Sometimes comedians get lucky. Two years ago emerging Blackpool stand-up Mark Grimshaw wrote a set about the failures of Northern Rail. By now it should have been well past its sell by date, but thanks to the ongoing debacle which is the northern train network the material has never looked more timely.
Coupled with a deadpan delivery, which Grimshaw puts down to his autism, it made him the worthy winner of this year’s New Comedian of the Year Final at the Great Yorkshire Fringe which continues to go from strength to strength.
While the festival programme always includes previews from big names like Stephen K Amos and Reginald D Hunter using York as a covenient warm-up before August in Edinburgh, a key part of the week-long is the search for new voices and this year’s final once again showed the depth and breadth of talent we have up here.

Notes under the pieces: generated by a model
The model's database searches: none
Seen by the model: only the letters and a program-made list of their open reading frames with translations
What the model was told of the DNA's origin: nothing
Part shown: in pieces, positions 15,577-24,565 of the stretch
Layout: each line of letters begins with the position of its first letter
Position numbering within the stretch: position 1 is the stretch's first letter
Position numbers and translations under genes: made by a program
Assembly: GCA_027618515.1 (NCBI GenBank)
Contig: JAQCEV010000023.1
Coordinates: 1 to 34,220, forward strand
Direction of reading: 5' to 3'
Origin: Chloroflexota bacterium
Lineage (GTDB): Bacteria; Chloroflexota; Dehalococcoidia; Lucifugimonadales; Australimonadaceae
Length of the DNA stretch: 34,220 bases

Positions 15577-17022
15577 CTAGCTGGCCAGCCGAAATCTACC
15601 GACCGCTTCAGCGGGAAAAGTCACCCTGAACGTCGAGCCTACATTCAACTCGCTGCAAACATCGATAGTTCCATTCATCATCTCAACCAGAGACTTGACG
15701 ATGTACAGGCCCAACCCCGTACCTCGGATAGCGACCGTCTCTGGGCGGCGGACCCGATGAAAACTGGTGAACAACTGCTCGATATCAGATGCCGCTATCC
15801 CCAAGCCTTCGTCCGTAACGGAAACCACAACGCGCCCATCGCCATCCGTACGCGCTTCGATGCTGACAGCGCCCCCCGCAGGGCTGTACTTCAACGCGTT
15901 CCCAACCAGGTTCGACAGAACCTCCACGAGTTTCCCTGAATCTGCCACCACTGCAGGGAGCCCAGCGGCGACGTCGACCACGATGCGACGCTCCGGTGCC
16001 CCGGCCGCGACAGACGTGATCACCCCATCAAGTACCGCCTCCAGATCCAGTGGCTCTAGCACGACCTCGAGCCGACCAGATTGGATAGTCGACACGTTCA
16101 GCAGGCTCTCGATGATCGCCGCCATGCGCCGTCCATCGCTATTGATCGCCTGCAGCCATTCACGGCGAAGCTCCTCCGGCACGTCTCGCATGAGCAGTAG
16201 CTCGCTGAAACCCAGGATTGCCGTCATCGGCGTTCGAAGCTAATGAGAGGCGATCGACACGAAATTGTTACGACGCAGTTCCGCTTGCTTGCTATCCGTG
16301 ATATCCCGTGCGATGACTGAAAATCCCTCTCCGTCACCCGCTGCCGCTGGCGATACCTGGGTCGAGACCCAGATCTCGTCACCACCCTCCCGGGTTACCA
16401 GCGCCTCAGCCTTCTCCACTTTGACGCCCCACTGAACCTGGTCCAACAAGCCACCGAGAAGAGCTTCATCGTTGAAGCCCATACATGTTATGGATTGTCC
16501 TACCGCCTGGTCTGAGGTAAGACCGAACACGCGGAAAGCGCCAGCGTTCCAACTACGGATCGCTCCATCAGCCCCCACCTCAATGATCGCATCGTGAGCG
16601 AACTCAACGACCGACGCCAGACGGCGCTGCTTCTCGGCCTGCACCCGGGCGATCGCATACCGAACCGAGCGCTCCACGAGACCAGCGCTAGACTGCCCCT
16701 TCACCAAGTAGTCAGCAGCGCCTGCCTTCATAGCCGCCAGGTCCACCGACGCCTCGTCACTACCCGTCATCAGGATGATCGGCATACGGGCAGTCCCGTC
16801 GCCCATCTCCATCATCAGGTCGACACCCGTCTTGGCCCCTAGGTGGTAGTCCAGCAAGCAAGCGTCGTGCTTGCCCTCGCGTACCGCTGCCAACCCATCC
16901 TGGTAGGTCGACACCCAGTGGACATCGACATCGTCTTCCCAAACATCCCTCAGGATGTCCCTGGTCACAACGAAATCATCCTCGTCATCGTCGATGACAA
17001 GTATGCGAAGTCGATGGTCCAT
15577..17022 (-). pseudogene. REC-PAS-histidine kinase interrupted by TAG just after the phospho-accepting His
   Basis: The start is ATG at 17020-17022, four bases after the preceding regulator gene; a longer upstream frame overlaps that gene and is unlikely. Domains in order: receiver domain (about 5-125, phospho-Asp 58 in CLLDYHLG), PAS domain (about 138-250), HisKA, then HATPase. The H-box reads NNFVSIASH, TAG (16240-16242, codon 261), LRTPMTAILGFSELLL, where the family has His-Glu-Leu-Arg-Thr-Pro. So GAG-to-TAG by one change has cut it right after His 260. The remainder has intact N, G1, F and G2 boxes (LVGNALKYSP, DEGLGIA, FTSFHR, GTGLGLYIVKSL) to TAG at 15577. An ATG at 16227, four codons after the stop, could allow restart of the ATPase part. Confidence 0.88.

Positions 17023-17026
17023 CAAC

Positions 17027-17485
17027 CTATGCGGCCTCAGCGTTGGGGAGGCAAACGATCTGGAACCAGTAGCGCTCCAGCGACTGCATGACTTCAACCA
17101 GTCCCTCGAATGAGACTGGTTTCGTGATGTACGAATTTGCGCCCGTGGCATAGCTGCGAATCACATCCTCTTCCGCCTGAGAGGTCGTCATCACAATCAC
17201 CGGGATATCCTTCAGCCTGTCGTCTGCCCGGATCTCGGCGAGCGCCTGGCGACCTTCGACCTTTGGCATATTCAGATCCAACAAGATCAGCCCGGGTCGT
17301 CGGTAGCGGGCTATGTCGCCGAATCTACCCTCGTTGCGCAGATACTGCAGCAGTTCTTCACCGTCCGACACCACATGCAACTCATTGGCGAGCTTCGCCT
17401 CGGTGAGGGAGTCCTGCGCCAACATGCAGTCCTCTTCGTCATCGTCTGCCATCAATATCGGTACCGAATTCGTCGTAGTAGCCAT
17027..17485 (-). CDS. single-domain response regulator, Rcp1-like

Deftly compered by Mick Ferry who is a bit of veteran of these gigs, each of the eight finalists delivered five minutes of polished material. All held their own, but it was the more leftfield performances which ultimately won the audience – and the judges – over.
My own personal favourite was Lois Mills mainly because she had the nerve to strip down to a tight black leotard for the bulk of her surreal set, but sadly she didn’t make the cut. Instead the official plaudits went to impressionist Charlie Hopkinson, who should be a shoe-in for the next series of Dead Ringers, Charlotte Brooke, whose musical take on gluten free diets channelled the spirit of Victoria Wood and Samuel Serrano, a proud, lipstick wearing 18 year old whose deliberately provocative set was uncomfortable and laugh-out-loud funny in equal measure.
It was Grimshaw who rightly edged it though, walking away with a first prize of £800, and if the trains don’t let him down it shouldn’t be long before he returns to York a headliner in his own right.